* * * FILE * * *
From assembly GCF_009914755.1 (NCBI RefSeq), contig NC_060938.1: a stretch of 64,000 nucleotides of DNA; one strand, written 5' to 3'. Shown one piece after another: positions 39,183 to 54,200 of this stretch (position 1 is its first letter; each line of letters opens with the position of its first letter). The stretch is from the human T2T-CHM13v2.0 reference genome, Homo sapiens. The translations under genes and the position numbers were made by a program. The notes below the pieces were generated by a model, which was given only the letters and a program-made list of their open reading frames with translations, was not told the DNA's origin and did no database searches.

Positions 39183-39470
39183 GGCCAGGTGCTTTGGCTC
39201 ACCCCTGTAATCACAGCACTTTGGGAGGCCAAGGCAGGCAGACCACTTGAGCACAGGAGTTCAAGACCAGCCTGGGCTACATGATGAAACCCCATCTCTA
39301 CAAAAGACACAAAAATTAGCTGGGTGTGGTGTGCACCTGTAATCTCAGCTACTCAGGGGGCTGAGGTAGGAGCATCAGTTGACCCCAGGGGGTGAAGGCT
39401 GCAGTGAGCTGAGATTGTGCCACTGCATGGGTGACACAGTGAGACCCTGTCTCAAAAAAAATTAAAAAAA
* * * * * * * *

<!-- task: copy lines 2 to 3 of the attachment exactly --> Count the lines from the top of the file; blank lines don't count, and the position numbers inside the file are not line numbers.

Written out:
Positions 39183-39470
39183 GGCCAGGTGCTTTGGCTC